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Meet Patti Hidalgo Menders, A Loudoun County Leader Fighting Critical Race Theory

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Patti Hidalgo Menders may be the president of the largest Republican Women’s club in Virginia, as well as a media commentator for outlets looking to get the Loudoun County scoop, but she joined the fight against critical race theory (CRT) like anyone else: As a parent deeply worried for her community.

Menders and I met in June at an “Education, Not Indoctrination” rally in Leesburg, Va., which her group helped organize to encourage Loudouners to sign school board recall petitions for officials pushing CRT. She introduced speakers, which included parents, teachers, and national activists, and stayed around afterward to speak with the media. She is an integral part of the “Army of Moms,” a bold new catchphrase in Loudoun.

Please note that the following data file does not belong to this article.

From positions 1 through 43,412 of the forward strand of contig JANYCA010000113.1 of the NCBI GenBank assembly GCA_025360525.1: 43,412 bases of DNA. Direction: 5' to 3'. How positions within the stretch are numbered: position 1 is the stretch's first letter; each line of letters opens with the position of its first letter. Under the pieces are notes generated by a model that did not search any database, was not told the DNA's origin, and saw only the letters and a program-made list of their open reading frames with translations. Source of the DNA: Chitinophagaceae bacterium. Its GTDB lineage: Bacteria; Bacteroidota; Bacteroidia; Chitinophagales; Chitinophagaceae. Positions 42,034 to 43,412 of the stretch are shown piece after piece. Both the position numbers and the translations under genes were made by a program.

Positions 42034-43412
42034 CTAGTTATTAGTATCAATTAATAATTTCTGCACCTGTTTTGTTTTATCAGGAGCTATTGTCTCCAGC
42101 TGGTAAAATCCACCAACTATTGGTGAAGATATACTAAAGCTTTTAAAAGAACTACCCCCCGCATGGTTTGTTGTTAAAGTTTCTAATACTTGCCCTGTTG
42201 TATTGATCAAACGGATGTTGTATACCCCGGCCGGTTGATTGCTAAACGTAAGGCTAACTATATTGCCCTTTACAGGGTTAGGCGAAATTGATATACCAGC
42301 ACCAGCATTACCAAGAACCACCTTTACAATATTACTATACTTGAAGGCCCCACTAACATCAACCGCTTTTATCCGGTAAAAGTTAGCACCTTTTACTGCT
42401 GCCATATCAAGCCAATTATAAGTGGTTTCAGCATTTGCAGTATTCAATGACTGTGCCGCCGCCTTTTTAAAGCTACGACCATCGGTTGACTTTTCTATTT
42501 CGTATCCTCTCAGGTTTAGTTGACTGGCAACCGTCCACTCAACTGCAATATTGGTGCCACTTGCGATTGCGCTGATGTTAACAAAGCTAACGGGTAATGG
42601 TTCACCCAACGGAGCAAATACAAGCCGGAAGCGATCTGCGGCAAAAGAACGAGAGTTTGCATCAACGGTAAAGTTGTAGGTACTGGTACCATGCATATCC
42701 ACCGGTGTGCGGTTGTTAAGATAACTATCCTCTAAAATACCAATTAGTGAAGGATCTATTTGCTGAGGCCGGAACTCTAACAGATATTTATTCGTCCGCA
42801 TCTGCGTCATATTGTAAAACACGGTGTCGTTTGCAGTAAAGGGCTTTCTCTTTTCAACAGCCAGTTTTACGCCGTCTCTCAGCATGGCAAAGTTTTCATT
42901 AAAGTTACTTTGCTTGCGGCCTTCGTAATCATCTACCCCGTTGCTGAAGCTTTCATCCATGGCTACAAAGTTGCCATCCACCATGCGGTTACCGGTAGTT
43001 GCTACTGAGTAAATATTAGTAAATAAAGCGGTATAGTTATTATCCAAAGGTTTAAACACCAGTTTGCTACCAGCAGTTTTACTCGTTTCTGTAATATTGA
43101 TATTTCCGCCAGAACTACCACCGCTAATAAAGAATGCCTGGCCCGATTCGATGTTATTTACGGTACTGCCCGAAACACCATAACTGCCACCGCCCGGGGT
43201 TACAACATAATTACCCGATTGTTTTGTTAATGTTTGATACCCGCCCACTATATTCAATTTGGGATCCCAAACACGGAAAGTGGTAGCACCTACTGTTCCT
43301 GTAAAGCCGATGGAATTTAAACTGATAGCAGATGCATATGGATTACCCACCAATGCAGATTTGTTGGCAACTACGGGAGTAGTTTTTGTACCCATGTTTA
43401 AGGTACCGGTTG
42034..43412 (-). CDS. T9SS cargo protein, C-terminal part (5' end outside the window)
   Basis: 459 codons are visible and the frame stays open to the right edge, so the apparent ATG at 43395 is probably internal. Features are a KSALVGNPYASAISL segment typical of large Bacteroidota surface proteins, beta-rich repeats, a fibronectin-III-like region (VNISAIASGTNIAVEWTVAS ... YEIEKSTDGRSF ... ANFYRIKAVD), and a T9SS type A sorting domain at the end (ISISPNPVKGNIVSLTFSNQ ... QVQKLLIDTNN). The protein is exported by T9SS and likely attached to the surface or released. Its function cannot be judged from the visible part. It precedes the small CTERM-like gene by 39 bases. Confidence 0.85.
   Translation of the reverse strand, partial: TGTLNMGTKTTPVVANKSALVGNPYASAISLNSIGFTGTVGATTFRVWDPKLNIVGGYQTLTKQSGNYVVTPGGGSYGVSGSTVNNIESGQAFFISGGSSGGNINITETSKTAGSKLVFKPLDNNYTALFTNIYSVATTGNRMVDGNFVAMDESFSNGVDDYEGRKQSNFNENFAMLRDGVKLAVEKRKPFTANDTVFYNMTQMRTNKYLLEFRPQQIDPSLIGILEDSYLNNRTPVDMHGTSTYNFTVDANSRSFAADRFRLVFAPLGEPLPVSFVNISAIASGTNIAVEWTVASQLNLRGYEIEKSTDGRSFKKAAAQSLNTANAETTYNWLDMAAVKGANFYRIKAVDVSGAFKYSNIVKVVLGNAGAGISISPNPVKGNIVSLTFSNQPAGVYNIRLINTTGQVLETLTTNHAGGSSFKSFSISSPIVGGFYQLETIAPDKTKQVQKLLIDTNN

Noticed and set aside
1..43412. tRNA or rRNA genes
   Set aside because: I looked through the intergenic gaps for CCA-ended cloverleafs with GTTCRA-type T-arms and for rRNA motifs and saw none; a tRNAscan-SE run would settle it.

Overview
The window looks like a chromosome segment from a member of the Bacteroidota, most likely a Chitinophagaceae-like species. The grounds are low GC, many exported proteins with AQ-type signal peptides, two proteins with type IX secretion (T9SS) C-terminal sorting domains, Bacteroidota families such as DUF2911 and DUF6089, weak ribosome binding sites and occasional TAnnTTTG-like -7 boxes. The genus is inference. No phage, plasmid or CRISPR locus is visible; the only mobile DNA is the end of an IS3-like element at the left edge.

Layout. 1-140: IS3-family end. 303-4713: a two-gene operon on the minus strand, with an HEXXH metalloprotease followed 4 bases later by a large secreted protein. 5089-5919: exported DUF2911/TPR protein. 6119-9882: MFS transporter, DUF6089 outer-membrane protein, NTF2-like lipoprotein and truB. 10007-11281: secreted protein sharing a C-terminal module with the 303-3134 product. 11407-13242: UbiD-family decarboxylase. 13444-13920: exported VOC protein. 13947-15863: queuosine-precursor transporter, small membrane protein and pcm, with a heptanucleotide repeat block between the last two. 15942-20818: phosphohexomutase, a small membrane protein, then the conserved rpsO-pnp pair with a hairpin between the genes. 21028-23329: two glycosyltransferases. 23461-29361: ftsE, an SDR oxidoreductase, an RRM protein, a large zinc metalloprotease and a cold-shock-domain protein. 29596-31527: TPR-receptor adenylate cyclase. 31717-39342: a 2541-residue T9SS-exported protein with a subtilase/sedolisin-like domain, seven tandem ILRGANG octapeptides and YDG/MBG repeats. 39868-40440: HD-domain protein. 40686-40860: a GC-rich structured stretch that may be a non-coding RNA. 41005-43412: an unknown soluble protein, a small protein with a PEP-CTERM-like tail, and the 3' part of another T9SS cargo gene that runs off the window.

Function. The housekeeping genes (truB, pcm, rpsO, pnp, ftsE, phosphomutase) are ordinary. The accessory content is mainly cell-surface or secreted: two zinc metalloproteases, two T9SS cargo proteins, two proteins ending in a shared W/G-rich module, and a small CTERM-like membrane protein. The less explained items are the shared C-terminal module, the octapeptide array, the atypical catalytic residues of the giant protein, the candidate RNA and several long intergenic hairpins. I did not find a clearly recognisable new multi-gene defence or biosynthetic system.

The daughter of immigrants who fled communist Cuba in 1964 and settled in Atlanta government projects, she described to me both her belief in the American Dream and that CRT is antithetical to judging others on the content of their character—not skin.

Menders speaking at a Loudoun County Public Schools board meeting.

“When I see this government overreach, it resonates with me because that’s what they did in Cuba,” Menders said. “The militia raided my parents’ home three times looking for evidence that my father worked for the underground movement—which he did. My mother would sew the underground movement’s money in the curtain or put it in the lamppost,”

It feels like her story has come full circle in some ways. Her parents were deemed enemies of a Communist state, and she has been plotted against by taxpayer-funded officials in the United States.

Little did the club president know when she began showing up to school board meetings, encouraging parents to speak out against the rise of politically correct education, that she would be blacklisted in a 624-member private Facebook group. The group was called “Anti-Racist Parents of Loudoun County” and it aimed to “infiltrate” and employ “hackers” to quash the opposition’s communications and “expose these people publicly.”

Loudoun County is just one Virginia area that has emerged as a national

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